baudrunner's space: T-rays: a new imaging field
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Saturday, February 23, 2008

T-rays: a new imaging field

T-rays are teraherz rays, and operate between 0.1 to 10 THz which means that they exist between the microwave and infrared frequencies of the optical spectrum. They appear best suited for medical imaging systems and to some extent hazardous material detection. Additionally, they promise a potentially much wider bandwidth for wireless communication applications. T-rays can penetrate paper and cardboard, wood and masonry, plastics and ceramics as well as cloud and fog but they cannot see into water or metals. The energies of THz radiation are a million times weaker than those of X-rays, making them much safer for diagnostic imaging. Furthermore, T-rays are non-ionizing.

Notwithstanding the fact that objects at room temperature emit thermal energy in the THz range it is only recently that suitable radiation sources and detection techniques for practical applications of teraherz wavelengths have been developed. It is by way of research in the field of materials sciences that the right compounds for the manufacture of emitters and detectors are now seeing manufacture. Scientists at the Terahertz Research Center at Rensselaer University were the first to begin using zinc-tellurium crystals as pulsed THz wave sensors under the leadership of Xi-Cheng Zhang, physicist and engineer.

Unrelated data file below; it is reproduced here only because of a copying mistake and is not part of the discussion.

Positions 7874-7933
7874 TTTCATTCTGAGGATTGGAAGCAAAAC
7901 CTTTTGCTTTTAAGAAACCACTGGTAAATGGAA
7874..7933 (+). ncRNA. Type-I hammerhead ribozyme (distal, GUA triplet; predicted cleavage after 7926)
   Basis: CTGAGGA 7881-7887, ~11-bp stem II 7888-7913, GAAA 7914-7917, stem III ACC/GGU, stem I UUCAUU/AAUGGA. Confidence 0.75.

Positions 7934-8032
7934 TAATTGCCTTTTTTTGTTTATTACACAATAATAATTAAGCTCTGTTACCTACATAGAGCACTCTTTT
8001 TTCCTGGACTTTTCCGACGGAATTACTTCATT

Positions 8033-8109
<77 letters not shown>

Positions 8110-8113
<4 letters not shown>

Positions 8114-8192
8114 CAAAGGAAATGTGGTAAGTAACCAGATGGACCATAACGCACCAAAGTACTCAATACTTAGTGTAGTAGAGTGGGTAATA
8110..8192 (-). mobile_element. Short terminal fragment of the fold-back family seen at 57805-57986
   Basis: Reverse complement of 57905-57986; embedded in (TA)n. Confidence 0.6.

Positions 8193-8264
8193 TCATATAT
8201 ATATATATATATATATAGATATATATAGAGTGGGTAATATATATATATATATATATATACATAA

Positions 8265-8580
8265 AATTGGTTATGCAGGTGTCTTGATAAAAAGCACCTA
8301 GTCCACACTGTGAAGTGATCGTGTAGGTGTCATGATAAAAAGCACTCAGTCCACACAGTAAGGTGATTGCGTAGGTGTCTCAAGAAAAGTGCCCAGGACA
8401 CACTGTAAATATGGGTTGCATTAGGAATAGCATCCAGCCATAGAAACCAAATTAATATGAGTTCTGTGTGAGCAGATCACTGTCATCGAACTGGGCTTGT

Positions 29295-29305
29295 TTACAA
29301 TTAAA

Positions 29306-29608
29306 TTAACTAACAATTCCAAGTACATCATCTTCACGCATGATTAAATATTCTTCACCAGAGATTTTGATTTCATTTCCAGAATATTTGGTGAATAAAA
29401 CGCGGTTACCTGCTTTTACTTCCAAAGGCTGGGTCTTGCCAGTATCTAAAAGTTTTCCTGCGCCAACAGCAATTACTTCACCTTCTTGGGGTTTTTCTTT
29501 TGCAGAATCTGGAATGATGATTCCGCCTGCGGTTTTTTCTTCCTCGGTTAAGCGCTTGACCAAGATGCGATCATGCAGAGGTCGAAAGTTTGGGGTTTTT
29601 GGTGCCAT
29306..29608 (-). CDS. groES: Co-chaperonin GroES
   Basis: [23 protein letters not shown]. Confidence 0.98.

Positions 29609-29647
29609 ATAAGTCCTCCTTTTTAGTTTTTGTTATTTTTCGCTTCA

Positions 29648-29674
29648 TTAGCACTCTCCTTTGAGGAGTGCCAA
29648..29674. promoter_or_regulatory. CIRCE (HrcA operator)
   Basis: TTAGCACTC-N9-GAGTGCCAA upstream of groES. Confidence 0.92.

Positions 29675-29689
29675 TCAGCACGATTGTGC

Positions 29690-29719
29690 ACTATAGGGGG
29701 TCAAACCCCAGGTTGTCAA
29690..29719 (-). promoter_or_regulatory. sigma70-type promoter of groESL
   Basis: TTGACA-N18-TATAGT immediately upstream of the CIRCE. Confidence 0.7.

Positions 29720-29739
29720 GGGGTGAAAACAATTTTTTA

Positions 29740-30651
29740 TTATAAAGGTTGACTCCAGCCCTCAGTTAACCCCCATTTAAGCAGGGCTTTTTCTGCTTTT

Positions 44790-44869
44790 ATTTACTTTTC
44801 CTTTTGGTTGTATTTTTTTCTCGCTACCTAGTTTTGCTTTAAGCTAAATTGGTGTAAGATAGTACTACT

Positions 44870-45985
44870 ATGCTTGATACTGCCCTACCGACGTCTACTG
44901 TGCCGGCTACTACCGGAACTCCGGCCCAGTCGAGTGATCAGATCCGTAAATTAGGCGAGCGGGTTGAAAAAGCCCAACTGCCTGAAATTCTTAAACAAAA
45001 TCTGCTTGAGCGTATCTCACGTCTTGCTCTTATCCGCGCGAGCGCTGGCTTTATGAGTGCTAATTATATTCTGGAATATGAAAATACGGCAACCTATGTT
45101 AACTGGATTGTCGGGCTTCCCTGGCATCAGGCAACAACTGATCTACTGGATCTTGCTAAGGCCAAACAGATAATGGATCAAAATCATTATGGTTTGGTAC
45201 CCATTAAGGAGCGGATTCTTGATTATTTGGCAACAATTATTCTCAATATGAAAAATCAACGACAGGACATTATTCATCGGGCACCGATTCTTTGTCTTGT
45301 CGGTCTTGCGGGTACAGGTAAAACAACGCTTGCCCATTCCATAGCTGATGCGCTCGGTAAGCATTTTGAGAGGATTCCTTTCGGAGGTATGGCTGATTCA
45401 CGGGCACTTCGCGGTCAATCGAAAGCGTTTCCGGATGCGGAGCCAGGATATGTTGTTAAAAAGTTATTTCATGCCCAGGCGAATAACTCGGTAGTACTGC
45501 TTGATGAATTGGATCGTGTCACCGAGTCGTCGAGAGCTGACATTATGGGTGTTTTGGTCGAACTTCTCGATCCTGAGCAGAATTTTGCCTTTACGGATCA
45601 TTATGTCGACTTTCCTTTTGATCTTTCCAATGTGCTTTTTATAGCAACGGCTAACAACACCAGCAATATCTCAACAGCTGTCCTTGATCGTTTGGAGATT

Teraherz radiation can be manipulated like light waves. The European Space Agency has developed a T-ray camera that can see through clothing. There is a utilitarian benefit in the ability to detect concealed weapons or explosives which a person might be harboring under his or her clothes. Detection can occur at far range up to a hundred meters so the procedure can be completely transparent (pun intended).

Research at the U.S. Department of Energy's Thomas Jefferson National Accelerator Facility in Newport News, Virginia has developed a technique for producing higher energy T-rays than ever before which involves streaming electrons at near-light speeds through a magnetic field. The electrons emit teraherz vibrations under these conditions. The energies achieved at this level compared to previous T-ray emission sources are akin to comparing floodlights to candles.

T-rays cannot penetrate deeply enough in the human body to replace X-rays but the potential range of applications is far wider.

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